Jan. 20 (Bloomberg) -- Apple Inc. is missing out on Chinese New Year sales and giving competitors a potential boost after pulling all iPhones from company stores during the nation’s most important gift-giving season.
Apple stopped selling all handsets at its five China outlets on Jan. 13 after customers pelted the flagship store in Beijing with eggs because it wouldn’t open on the first day of sales for the iPhone 4S. The online store in China also sold out of the device.
The one-week holiday, which begins Jan. 23, generated $64 billion in retail sales last year, according to government statistics. Clearing iPhones from shelves in the 10 days leading into the Year of the Dragon may help Samsung Electronics Co. and other competitors using Google Inc.’s Android software increase their footholds in the world’s largest mobile-phone market.
“A large portion of Chinese New Year sales are about having the gifts in hand right now,” said David Wolf, chief executive officer of Wolf Group Asia, a Beijing-based consulting firm. “Android devices competitive with the iPhone will benefit.”
HTC Corp. and Motorola Mobility Holdings Inc. also make iPhone-class devices that could win over buyers frustrated by Apple’s sales halt, Wolf said.
Carolyn Wu, a Beijing-based spokeswoman for Apple, declined to comment on the sales impact of removing iPhones from company stores or say when the devices would return. The new model remains available through carrier China Unicom (Hong Kong) Ltd. and authorized resellers.
Wang Yun and her husband drove more than an hour to the Apple store in Beijing’s Xidan neighborhood, intending to buy an iPhone 4 as a holiday present for themselves. Wang wanted to use the FaceTime video-call feature to chat with friends in the U.S.
“No one told us Apple isn’t selling iPhones anymore, and we drove all the way here,” said Wang, a 34-year-old entrepreneur. “Now what are we supposed to do? It’s a long way to come for nothing.”
Other sources are the dozen hawkers milling around outside, haranguing shoppers with cries of “4S here!” and “Brother, come on, buy one!” Negotiations start at 5,700 yuan ($902) for a 4S handset they say is authentic.
That’s about 14 percent higher than the 4,988-yuan price listed on Apple’s website for the sold-out handset.
The 4S debuted Jan. 13 at all five Apple stores in China. Hundreds of people waited outside the Sanlitun district outlet in freezing temperatures, and some started throwing eggs when it was announced that the store wouldn’t open. Police had to restore order.
Apple later announced it was halting phone sales at all stores, saying the move was “for the time being” and intended to “ensure the safety of our customers and employees.”
“Chinese New Year is the most important period for sales promotions,” said Wang Ying, a Beijing-based researcher at Analysys International. “The lack of supply will give competitors an opportunity for sales.”
Cupertino, California-based Apple’s share of China’s smartphone market dropped to 10.4 percent in the third quarter from 13.3 percent the quarter before, while Samsung’s jumped to 19 percent from 15 percent in the same period, according to Stamford, Connecticut-based research company Gartner Inc.
Apple sold 5.6 million iPhones in China during the first nine months of last year, making it the No. 4 smartphone vendor in China in the third quarter, according to Gartner. It trails Nokia Oyj, Samsung, and Huawei Technologies Co., Gartner said.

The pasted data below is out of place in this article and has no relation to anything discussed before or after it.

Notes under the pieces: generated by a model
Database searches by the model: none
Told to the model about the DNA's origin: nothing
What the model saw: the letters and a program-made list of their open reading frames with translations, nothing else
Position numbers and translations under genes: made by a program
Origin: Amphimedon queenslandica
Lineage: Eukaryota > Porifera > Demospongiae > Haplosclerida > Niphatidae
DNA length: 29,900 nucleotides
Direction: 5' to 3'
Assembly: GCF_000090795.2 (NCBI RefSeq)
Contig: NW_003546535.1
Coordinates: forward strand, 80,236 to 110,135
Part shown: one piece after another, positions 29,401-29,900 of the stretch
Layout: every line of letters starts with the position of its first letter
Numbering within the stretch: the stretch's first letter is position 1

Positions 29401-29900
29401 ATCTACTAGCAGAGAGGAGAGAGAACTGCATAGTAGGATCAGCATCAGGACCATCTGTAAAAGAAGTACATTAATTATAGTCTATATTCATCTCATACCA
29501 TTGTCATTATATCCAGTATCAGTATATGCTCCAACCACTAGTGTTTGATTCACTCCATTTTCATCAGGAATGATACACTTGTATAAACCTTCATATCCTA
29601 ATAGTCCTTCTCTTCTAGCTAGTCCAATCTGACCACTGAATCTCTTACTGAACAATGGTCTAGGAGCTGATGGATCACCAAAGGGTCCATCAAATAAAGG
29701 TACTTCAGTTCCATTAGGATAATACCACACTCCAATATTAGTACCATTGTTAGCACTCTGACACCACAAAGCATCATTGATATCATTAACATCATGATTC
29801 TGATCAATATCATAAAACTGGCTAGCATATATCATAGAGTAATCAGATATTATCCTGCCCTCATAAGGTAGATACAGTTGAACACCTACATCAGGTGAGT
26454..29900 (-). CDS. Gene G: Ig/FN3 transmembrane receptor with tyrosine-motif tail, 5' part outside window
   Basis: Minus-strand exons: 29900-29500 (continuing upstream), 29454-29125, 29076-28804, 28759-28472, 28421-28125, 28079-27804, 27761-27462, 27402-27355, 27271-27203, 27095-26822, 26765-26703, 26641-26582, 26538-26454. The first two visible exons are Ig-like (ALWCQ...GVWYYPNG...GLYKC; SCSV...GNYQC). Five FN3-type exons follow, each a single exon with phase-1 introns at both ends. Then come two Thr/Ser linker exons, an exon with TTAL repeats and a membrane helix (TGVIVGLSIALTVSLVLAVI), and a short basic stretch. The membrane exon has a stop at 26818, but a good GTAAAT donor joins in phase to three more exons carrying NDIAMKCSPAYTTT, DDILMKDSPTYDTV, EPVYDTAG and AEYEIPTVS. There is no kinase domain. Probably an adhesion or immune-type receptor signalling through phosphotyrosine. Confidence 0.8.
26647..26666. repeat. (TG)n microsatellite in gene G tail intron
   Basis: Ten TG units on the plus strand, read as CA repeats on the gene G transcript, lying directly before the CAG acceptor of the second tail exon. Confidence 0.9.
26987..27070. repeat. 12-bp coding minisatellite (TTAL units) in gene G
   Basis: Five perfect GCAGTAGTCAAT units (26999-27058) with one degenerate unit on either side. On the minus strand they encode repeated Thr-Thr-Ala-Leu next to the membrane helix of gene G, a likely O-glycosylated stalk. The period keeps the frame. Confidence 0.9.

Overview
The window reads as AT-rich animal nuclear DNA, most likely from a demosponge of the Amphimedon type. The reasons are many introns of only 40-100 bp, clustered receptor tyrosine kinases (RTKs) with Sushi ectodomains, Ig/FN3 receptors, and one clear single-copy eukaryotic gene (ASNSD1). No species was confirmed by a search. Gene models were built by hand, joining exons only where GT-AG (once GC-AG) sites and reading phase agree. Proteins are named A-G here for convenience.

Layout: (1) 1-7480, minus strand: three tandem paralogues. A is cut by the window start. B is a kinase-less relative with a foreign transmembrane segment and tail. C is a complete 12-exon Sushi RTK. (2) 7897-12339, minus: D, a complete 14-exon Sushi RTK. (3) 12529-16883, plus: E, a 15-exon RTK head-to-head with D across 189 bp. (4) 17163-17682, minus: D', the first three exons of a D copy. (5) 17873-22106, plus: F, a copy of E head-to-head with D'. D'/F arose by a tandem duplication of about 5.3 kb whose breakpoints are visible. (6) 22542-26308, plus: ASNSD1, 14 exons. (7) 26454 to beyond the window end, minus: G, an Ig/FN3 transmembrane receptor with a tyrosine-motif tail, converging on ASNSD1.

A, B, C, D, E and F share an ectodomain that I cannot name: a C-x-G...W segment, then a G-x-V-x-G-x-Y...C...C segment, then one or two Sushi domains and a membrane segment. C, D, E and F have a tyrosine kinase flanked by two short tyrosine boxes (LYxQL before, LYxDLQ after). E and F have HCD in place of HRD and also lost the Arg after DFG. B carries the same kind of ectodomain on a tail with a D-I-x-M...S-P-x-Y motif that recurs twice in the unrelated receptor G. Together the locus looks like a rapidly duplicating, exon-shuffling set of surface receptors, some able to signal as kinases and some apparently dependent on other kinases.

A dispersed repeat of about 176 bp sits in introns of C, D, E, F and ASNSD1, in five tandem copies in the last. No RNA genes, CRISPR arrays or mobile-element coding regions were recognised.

Jason Kim, a Seoul-based spokesman for Samsung, declined to comment.
“Most worrying is the potential loss of good will,” said TZ Wong, a Beijing-based analyst with IDC China. “There might be real demand permanently lost.”
Apple’s stores in China generate the highest traffic and highest revenue of any of the company’s stores, on average, Chief Financial Officer Peter Oppenheimer said in January 2011.
The maker of Macintosh computers and the iPad tablet increased its revenue in China to $13 billion in the year ended Sept. 24, from $3 billion a year earlier, Chief Executive Officer Tim Cook said in October. China accounted for 16 percent of Apple’s revenue in the fiscal fourth quarter, making it the company’s biggest national market after the U.S.
The Sanlitun incident shows the need for Apple to rethink its approach in the China market, said Duncan Clark, Beijing- based chairman of BDA China, which advises technology companies.
“Headlines about scarcity of iPhones and customers camping out, etc., have proven a highly effective marketing approach,” Clark said. “Now events in China have crossed the line from scarcity to just downright scary, both for Apple and the government.”
Sherry Wu, a 19-year-old college student, went to the Xidan neighborhood store with classmate Ada Li to buy the iPhone 4S. After finding the shelves empty, they stood outside and debated what to do.
Wu said she didn’t want to buy from a scalper for fear of getting a fake, so she may ask a friend to bring her a device from Apple’s Hong Kong store. Li then pulled out a Samsung Galaxy handset she’s had for three months and suggested that as an alternative.
“I like the Galaxy,” Li said. “It looks like an Apple but it’s cheaper than the iPhone.”
--Edmond Lococo, with assistance from Penny Peng in Beijing and Jun Yang in Seoul. Editors: Michael Tighe, Bret Okeson.
To contact Bloomberg News staff for this story: Edmond Lococo in Beijing at firstname.lastname@example.org
To contact the editor responsible for this story: Michael Tighe at email@example.com